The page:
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Hello all.

The meta-analysis on Soy and its effect on testosterone mentions 75mg isoflavone intake and suggests "Neither soy nor isoflavone intake affects male reproductive hormones".

The review cites a study which is one of the 8 studies which seem to look at isoflavone intake > 100mg.

The study suggests the subjects took an additional 120mg to their daily normal diet. It resulted in about 5pc decrease in TT (other study resulted in about 6pc decrease in FT but no effect in TT).

Could anyone help me understand the limitations of this study cited (that with 120mg intake)?

Edit: The subjects were 'omnivores'.

Thanks in advance.

Edited by Amar
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I read the 2003 study from Gardner-Thorpe et al., but couldn't say if there are some strong limitations, maybe 120 mg/d is unrealistic since Asian people consume a high amount of isoflavones which reaches 25 to 50 mg/d. The difference from the control is statistically significant by the method used by the authors, but it may have been less significant by more modern statistical analysis, the TT CI's overlap, and the number of data, n=19 is not very high.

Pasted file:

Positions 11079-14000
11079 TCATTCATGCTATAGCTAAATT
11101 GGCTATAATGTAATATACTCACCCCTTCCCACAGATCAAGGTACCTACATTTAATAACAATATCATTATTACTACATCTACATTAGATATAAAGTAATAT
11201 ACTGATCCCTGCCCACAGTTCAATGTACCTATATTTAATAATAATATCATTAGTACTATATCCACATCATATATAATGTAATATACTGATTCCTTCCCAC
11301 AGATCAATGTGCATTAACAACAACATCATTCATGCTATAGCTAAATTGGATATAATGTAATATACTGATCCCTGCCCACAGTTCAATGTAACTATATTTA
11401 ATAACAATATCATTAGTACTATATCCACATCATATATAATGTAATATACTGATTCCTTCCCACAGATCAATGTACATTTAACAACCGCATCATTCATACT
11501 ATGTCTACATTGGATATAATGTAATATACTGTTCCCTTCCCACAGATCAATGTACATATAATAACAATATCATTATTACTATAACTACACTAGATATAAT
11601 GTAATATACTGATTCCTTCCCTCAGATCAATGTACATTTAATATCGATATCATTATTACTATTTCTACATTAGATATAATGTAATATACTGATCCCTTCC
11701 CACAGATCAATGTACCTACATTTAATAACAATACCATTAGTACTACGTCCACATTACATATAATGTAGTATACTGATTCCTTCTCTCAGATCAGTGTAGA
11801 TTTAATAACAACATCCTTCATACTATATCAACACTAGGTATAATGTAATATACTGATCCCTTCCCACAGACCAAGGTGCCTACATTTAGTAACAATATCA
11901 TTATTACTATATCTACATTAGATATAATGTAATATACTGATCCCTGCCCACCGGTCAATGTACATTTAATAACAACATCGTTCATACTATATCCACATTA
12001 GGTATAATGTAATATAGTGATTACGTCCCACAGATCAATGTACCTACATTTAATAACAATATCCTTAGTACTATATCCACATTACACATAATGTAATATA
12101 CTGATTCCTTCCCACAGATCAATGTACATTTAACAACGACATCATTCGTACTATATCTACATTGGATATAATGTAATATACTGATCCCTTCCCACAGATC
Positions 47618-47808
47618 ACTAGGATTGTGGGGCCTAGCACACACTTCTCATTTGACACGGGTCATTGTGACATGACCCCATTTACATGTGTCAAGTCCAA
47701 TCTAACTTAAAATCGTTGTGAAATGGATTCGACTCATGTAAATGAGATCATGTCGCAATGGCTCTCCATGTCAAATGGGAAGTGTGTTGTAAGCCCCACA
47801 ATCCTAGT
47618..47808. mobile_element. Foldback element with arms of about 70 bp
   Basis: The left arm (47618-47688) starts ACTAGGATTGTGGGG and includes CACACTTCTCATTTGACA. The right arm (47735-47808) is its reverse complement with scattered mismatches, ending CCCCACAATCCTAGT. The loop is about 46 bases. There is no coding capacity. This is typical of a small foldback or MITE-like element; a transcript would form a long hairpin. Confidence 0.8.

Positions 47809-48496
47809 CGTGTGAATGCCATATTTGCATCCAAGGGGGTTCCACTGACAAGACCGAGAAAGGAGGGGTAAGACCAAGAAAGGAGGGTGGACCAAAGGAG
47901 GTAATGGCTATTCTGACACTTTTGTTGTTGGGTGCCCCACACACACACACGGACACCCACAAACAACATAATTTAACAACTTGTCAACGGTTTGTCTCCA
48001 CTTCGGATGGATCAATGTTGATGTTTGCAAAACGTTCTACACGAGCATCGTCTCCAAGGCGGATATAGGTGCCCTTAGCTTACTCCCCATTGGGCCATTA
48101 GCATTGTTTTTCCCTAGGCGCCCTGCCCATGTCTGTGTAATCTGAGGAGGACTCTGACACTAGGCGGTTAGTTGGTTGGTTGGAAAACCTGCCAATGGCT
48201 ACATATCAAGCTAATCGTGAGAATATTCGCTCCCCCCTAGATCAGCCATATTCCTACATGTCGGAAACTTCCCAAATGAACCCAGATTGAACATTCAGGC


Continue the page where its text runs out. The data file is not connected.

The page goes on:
Edited by mccoy
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The study says subjects were omnivores and they had *an additional 120mg* daily, could it be that they already used to have more than that daily in their normal diet?

The thing is soy, as everwhere, here (Asia) is now being used as primary source of protein for vegans. So its quite easy to hit >100mg intake. Protein supplements are kind of heavy on pocket. So, we would mostly be relying on soy (chunks) i.e. TVP if on calorie counting especially if aim is higher protein intake.


Mark Messina's suggestion (which generally might be taken with a pinch of salt due to his funding(?)) is that 100mg is safe upper limit and he seems to suggest that in order that we dont miss out on other good sources of protein (say like legumes/lentils etc).


Does the meta-analysis say 75mg to be safe or did I miss something? Do you see any intake above 100mg (7 other studies included in the meta)  to be safe?

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